And then the sound changed. The motor was still running but the swish was gone and the grass wasn't moving at all. I stopped the motor and took a look. Why was there no fishing line? I looked around and saw a piece of steel which had become exposed when the weeds were cleared. Aha! Ok, this thing must have knocked the wire away. OK, not problem, let's just set it up again. I opened the lock on the bottom of the unit and the spools popped out. I found the two ends and restrung the head and turned the lock back in place. No problem, we were back in business.

Well, we were back in business for about two minutes until the wire snapped off again. No problem, just open the cassette and restring the line. Reset the choke, turn the machine back on, pull the chord, reset the choke and start whacking. What again? Back to the bench. Open the lock, restring the cassette, reset the choke, turn the machine back on, pull the chord, reset the choke and start whacking. After two more minutes, it happened again.

"Is everything alright?" asked Tatyana. She was busy picking strawberries.

"No problem. Everything is ok."

"Why do you keep stopping?"

"The machine needs to rest a bit."

"I thought you said that you needed to rest after fifteen minutes."

"I am being safe…"

Open the cassette and restring the line. Reset the choke, turn the machine back on, pull the chord, reset the choke and start whacking. What again?

I had the bright idea that what was needed was even more power so I clipped off a couple of pieces of steel wire and threaded them through the holes where the fishing wire came through. Wow! Even the toughest, thickest weeds were no match for 100kph of slicing steel. I burned through the right side of the lawn, the wire making slash marks on the wood fence. Turing the corner I stripped the area next to the garden clean, even wading into the high weeds which fell like redwoods under my thunderous assault…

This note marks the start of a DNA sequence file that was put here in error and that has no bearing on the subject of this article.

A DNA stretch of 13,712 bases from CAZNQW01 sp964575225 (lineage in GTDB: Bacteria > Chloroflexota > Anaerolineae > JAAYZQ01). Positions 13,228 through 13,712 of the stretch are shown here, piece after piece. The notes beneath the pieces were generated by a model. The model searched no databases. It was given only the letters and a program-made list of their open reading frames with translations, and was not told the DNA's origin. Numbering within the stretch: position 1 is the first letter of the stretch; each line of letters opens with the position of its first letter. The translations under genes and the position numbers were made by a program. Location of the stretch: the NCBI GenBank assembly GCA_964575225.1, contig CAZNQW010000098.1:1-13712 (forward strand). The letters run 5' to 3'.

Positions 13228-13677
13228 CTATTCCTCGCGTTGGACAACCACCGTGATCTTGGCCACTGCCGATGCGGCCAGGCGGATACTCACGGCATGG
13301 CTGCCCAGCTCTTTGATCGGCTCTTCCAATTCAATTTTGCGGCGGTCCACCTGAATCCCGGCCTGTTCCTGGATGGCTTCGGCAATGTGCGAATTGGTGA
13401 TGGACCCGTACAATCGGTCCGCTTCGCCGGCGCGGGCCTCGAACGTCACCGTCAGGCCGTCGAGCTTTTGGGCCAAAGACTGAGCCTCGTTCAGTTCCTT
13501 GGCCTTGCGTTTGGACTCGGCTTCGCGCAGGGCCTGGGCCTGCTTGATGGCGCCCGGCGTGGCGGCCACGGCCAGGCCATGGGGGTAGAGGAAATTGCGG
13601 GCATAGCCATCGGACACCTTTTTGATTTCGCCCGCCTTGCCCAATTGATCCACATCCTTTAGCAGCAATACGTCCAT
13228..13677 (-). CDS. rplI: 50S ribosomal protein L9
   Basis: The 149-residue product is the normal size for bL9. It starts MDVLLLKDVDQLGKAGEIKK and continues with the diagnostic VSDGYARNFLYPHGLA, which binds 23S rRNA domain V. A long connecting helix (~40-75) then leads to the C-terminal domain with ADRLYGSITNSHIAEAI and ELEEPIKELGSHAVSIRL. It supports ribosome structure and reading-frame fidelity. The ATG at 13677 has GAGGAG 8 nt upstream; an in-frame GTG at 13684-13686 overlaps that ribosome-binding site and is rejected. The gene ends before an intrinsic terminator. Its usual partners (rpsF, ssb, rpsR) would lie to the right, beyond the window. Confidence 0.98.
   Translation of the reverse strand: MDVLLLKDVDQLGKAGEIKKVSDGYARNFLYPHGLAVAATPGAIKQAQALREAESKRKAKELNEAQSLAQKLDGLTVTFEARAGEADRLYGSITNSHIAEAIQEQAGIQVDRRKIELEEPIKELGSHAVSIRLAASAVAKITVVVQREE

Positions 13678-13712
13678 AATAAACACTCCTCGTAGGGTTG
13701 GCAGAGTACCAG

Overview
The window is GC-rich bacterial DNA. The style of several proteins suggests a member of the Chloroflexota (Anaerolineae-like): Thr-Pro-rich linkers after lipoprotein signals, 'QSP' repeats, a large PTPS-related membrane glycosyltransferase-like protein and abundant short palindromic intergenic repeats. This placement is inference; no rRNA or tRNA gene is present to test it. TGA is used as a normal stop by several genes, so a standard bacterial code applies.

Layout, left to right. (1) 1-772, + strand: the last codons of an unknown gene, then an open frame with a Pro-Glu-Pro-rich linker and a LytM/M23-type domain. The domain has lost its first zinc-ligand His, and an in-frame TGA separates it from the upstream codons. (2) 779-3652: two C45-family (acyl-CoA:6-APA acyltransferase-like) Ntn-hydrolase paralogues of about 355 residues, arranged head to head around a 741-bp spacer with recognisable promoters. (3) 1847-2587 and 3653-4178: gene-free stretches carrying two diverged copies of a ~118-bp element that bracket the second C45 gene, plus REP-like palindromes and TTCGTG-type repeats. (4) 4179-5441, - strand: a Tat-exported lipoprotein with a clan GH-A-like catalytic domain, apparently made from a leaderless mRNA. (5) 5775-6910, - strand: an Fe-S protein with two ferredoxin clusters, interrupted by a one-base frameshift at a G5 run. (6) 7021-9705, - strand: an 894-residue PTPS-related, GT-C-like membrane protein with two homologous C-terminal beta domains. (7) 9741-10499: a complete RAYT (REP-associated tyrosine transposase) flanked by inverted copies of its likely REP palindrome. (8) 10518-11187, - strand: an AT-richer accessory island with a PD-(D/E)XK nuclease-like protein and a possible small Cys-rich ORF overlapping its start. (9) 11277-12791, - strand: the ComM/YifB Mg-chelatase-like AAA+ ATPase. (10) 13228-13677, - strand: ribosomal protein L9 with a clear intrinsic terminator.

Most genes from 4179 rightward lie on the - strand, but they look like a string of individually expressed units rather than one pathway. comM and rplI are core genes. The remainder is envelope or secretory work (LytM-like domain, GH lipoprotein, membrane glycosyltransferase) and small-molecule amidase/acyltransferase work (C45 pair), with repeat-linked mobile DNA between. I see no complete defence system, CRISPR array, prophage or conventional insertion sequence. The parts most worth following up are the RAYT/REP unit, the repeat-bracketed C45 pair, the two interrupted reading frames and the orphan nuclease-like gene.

"Ow, shit!"

"Are you ok?"

"Yes, I'm fine." One of the wires had broken off and was now sticking out of my right shin.

"Is it time to rest the machine again?"

"Yes, I think it is." I pulled the wire out of my leg, smeared the blood away with my shirt and limped back to the bench. Open the cassette and restring the line. Reset the choke, turn the machine back on, pull the chord, reset the choke and start whacking. What again?

I managed eventually to get through almost all of the lawn around the house but really, though it looked as beautiful as it did the day we first saw it, it was taking a hell of a lot of time. But as I said, the machine, if a bit temperamental, did do the job.

But then the catastrophe hit.

There were a few meters of wire lying near the garage and I accidentally picked it up, the wire winding itself around the head and bringing the machine to a stop. Getting the wire off was not really a problem but when I tried to open the cartridge, I found that the plastic covering around the screw which locks the head to the cartridge had become stripped.

"What the…".

I tried for over an hour to find a way to get the thing open, wandering around looking for a four-cornered piece of steel that might serve as an opener. I tried hammering on a piece of aluminum but could never get the get the shape right. I finally found that jamming the end of our hinged door-bolt opener diagonally into the hole got the bolt to move but unfortunately, there was no difference as the screw housing was still stripped. It was hopeless.